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abstract = "Background: The 69th World Health Assembly approved the Global Health Sector Strategy to eliminate viral hepatitis by 2030. Although no virological cure exists for hepatitis B virus (HBV) infection, existing therapies to control viral replication and prophylaxis to minimise mother-to-child transmission make elimination of HBV feasible. We aimed to estimate the national, regional, and global prevalence of HBsAg in the general population and in the population aged 5 years in 2016, as well as coverage of prophylaxis, diagnosis, and treatment. Methods: In this modelling study, we used a Delphi process that included a literature review in PubMed and Embase, followed by interviews with experts, to quantify the historical epidemiology of HBV infection. We then used a dynamic HBV transmission and progression model to estimate the country-level and regional-level prevalence of HBsAg in 2016 and the effect of prophylaxis and treatment on disease burden. Findings: We developed models for 120 countries, 78 of which were populated with data approved by experts. Using these models, we estimated that the global prevalence of HBsAg in 2016 was 3·9{\%} (95{\%} uncertainty interval [UI] 3·4–4·6), corresponding to 291 992 000 (251 513 000–341 114 000) infections. Of these infections, around 29 million (10{\%}) were diagnosed, and only 4·8 million (5{\%}) of 94 million individuals eligible for treatment actually received antiviral therapy. Around 1·8 (1·6–2·2) million infections were in children aged 5 years, with a prevalence of 1·4{\%} (1·2–1·6). We estimated that 87{\%} of infants had received the three-dose HBV vaccination in the first year of life, 46{\%} had received timely birth-dose vaccination, and 13{\%} had received hepatitis B immunoglobulin along with the full vaccination regimen. Less than 1{\%} of mothers with a high viral load had received antiviral therapy to reduce mother-to-child transmission. Interpretation: Our estimate of HBV prevalence in 2016 differs from previous studies, potentially because we took into account the effect of infant prophylaxis and early childhood vaccination, as well as changing prevalence over time. Although some regions are well on their way to meeting prophylaxis and prevalence targets, all regions must substantially scale-up access to diagnosis and treatment to meet the global targets. Funding: John C Martin Foundation.",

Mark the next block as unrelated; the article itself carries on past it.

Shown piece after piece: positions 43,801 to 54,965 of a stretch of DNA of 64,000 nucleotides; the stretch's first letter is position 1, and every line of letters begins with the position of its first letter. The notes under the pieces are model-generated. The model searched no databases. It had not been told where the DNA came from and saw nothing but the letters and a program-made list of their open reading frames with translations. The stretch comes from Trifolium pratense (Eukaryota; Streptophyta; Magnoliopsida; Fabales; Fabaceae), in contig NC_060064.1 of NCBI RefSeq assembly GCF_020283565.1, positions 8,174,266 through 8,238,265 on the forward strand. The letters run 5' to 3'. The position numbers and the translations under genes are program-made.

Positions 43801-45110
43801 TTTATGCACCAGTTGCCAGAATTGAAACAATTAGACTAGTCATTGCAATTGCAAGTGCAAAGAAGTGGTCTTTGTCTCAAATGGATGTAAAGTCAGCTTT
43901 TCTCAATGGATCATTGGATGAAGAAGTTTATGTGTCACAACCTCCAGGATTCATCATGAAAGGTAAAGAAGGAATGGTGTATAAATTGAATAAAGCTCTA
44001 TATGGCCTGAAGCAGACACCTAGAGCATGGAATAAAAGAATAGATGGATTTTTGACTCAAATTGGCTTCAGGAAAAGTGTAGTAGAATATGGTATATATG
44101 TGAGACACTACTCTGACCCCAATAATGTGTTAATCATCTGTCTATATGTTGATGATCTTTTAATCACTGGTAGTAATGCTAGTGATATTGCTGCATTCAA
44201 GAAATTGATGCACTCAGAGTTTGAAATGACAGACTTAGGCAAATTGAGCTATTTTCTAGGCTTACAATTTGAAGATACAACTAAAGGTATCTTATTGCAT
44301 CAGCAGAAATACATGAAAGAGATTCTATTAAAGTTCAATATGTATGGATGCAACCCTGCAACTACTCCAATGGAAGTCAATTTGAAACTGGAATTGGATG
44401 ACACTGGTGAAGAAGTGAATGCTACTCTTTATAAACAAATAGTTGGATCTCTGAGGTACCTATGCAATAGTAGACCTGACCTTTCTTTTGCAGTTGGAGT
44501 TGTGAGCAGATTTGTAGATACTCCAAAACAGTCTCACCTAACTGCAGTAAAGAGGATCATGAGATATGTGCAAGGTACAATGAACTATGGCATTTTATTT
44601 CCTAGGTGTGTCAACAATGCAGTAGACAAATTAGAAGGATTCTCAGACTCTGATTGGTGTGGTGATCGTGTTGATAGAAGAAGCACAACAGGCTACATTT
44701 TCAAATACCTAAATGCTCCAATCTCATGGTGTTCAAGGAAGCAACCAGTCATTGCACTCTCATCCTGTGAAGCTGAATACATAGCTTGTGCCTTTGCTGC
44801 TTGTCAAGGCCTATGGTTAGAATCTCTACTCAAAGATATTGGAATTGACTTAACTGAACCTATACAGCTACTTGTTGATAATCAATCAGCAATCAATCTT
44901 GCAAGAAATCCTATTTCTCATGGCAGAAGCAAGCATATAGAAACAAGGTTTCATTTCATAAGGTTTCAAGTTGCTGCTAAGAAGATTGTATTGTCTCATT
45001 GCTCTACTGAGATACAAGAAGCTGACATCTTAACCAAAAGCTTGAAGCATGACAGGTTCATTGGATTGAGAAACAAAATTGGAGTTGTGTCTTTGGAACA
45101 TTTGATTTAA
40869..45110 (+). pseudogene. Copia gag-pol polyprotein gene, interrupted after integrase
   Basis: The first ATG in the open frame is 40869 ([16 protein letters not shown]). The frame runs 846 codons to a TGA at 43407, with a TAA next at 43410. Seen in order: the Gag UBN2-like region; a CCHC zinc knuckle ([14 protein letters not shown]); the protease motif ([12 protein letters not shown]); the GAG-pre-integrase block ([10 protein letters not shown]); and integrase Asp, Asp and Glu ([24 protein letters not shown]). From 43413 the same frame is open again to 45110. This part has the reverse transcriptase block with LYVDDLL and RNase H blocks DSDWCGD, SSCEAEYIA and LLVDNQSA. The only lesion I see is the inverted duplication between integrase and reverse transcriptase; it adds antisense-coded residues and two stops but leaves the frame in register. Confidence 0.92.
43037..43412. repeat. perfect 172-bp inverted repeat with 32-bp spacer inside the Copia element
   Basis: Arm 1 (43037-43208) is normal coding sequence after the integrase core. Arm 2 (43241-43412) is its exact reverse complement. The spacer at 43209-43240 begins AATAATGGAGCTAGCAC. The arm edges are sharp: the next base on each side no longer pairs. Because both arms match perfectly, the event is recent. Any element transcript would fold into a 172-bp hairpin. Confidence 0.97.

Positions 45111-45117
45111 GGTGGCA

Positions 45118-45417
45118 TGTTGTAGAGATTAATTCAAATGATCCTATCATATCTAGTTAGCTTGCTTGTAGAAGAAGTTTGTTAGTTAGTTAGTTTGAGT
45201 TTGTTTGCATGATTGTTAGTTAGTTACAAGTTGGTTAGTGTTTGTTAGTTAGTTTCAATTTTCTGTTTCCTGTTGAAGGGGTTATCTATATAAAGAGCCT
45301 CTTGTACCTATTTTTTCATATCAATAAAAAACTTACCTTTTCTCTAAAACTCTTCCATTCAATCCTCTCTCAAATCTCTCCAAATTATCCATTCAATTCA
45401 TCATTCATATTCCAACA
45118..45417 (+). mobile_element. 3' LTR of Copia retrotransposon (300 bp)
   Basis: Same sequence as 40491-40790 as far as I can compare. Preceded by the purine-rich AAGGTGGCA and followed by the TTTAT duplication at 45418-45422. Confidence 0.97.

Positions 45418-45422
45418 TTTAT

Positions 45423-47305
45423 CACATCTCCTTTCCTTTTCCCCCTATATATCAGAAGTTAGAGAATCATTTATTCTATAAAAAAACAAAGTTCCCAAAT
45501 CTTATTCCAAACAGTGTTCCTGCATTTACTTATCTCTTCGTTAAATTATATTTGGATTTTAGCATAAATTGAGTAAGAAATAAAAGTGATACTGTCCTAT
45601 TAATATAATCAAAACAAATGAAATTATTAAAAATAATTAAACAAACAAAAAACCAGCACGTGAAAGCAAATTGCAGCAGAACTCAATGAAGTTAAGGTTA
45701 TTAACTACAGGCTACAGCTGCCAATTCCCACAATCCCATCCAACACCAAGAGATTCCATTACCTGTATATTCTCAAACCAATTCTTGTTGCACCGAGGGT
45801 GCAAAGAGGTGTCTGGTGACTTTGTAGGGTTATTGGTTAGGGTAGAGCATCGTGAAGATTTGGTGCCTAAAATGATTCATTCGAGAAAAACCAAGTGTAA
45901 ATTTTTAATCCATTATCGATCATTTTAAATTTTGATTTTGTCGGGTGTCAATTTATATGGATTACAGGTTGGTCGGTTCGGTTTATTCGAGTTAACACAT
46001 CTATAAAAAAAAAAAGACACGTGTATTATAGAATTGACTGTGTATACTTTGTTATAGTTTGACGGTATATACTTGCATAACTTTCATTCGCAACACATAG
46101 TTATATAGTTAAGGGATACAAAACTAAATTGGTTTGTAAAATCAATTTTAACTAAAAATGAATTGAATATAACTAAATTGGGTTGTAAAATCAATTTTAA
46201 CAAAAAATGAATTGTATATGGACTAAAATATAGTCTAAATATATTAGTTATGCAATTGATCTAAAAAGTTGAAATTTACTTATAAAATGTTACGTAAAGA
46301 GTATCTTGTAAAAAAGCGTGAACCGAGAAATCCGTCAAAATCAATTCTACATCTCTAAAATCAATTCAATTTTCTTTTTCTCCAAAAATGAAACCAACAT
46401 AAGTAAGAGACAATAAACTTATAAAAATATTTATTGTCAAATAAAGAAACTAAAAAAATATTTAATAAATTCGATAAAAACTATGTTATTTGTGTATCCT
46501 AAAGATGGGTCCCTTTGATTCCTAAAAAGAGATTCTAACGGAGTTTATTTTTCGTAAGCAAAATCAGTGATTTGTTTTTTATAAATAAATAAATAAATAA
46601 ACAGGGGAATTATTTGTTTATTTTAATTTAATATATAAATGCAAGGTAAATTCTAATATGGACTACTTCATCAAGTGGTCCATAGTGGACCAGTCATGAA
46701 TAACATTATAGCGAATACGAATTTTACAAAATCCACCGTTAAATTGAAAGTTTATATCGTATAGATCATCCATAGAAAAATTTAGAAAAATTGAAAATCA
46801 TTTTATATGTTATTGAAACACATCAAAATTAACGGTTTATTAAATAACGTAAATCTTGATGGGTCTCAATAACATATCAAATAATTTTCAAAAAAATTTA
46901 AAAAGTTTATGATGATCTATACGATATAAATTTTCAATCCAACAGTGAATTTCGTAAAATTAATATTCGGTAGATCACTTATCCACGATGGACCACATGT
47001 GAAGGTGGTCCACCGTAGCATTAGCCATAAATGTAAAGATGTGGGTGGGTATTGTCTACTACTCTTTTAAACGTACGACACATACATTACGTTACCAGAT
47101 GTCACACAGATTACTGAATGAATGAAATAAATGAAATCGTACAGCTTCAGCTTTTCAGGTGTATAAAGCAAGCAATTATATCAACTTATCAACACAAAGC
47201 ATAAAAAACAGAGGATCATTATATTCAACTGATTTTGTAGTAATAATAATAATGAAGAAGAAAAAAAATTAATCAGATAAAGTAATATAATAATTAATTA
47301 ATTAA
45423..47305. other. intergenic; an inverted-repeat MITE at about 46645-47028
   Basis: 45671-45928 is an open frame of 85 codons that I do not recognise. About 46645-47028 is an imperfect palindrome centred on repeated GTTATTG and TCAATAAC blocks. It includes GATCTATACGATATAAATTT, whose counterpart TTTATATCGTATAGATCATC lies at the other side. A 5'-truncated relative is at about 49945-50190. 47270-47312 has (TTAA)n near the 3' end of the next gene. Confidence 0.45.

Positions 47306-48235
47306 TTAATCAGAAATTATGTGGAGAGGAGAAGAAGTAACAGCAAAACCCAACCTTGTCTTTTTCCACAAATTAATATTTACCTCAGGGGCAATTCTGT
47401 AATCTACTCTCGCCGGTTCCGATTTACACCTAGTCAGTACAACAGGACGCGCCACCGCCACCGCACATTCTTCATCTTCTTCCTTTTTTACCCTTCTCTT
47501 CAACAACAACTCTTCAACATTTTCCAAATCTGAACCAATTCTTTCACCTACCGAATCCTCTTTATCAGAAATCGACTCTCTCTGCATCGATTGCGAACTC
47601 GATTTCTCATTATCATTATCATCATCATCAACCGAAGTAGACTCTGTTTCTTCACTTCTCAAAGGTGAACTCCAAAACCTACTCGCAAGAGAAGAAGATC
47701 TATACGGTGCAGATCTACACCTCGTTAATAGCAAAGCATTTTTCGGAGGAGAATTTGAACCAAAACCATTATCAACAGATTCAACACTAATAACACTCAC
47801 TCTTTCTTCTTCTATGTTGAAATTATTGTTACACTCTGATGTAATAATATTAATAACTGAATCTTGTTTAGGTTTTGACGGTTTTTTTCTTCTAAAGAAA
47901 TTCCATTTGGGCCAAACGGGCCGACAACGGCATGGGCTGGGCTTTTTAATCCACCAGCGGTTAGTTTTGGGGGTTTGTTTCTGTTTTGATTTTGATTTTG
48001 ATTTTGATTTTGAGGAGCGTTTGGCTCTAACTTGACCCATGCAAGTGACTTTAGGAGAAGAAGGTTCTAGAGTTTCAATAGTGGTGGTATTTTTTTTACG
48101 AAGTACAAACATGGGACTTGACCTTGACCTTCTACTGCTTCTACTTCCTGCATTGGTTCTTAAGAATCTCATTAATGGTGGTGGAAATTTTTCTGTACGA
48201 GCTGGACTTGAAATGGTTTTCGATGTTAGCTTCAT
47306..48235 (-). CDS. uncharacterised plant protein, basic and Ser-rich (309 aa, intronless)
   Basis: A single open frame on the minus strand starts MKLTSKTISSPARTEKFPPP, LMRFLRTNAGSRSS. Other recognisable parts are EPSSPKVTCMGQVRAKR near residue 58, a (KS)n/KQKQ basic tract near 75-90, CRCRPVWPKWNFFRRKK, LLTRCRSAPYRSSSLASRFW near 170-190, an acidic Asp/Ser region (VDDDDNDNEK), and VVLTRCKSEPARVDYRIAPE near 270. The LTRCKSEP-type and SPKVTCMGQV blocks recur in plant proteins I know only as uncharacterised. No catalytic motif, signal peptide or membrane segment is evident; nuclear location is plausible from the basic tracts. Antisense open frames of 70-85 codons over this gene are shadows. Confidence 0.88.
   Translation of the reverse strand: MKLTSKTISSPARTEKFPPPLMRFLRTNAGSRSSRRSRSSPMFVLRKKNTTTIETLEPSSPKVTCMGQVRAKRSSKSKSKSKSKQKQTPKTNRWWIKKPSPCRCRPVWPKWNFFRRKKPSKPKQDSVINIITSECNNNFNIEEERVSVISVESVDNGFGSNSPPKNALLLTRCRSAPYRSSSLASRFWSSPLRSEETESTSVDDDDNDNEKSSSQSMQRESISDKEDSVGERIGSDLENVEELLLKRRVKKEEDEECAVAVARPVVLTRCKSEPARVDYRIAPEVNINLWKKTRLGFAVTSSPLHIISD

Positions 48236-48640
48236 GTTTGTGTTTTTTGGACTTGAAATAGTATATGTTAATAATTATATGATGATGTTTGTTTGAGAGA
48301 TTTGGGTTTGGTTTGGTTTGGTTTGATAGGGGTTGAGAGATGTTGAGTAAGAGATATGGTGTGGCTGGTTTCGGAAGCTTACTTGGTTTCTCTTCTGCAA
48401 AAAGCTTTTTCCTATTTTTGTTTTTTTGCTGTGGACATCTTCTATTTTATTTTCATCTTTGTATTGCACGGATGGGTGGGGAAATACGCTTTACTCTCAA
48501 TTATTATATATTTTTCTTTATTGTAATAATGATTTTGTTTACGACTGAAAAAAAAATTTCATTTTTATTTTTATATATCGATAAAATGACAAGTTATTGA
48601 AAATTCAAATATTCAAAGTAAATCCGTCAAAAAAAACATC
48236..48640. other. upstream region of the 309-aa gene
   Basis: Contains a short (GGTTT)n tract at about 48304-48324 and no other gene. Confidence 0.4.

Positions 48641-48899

author = "{The Polaris Observatory Collaborators} and Devin Razavi-Shearer and Ivane Gamkrelidze and Nguyen, {Mindie H.} and Chen, {Ding Shinn} and {Van Damme}, Pierre and Zaigham Abbas and Maheeba Abdulla and {Abou Rached}, Antoine and Danjuma Adda and Inka Aho and Ulus Akarca and Fuad Hasan and {Al Lawati}, Faryal and {Al Naamani}, Khalid and Al-Ashgar, {Hamad Ibrahim} and Alavian, {Seyed M.} and Sameer Alawadhi and Agustin Albillos and Al-Busafi, {Said A.} and Soo Aleman and Alfaleh, {Faleh Z.} and Aljumah, {Abdulrahman A.} and Anand, {Anil C.} and Anh, {Nguyen Thu} and Arends, {Joop E.} and Perttu Arkkila and Kostas Athanasakis and Abate Bane and Ziv Ben-Ari and Thomas Berg and Bizri, {Abdul R.} and Sarah Blach and {Brand{\~a}o Mello}, {Carlos E.} and Brandon, {Samantha M.} and Bisi Bright and Philip Bruggmann and Maurizia Brunetto and Maria Buti and Chan, {Henry L.Y.} and Asad Chaudhry and Chien, {Rong Nan} and Choi, {Moon S.} and Christensen, {Peer B.} and Chuang, {Wan Long} and Vladimir Chulanov and Clausen, {Mette R.} and Massimo Colombo and Markus Cornberg and Benjamin Cowie and Antonio Craxi",
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TY - JOUR

T1 - Global prevalence, treatment, and prevention of hepatitis B virus infection in 2016

T2 - a modelling study

AU - The Polaris Observatory Collaborators

AU - Razavi-Shearer, Devin

AU - Gamkrelidze, Ivane

AU - Nguyen, Mindie H.

AU - Chen, Ding Shinn

AU - Van Damme, Pierre

AU - Abbas, Zaigham

AU - Abdulla, Maheeba

AU - Abou Rached, Antoine

AU - Adda, Danjuma

AU - Aho, Inka

AU - Akarca, Ulus

AU - Hasan, Fuad

AU - Al Lawati, Faryal

AU - Al Naamani, Khalid

AU - Al-Ashgar, Hamad Ibrahim

AU - Alavian, Seyed M.

AU - Alawadhi, Sameer

AU - Albillos, Agustin

AU - Al-Busafi, Said A.

AU - Aleman, Soo

AU - Alfaleh, Faleh Z.

AU - Aljumah, Abdulrahman A.

AU - Anand, Anil C.

AU - Anh, Nguyen Thu

AU - Arends, Joop E.

AU - Arkkila, Perttu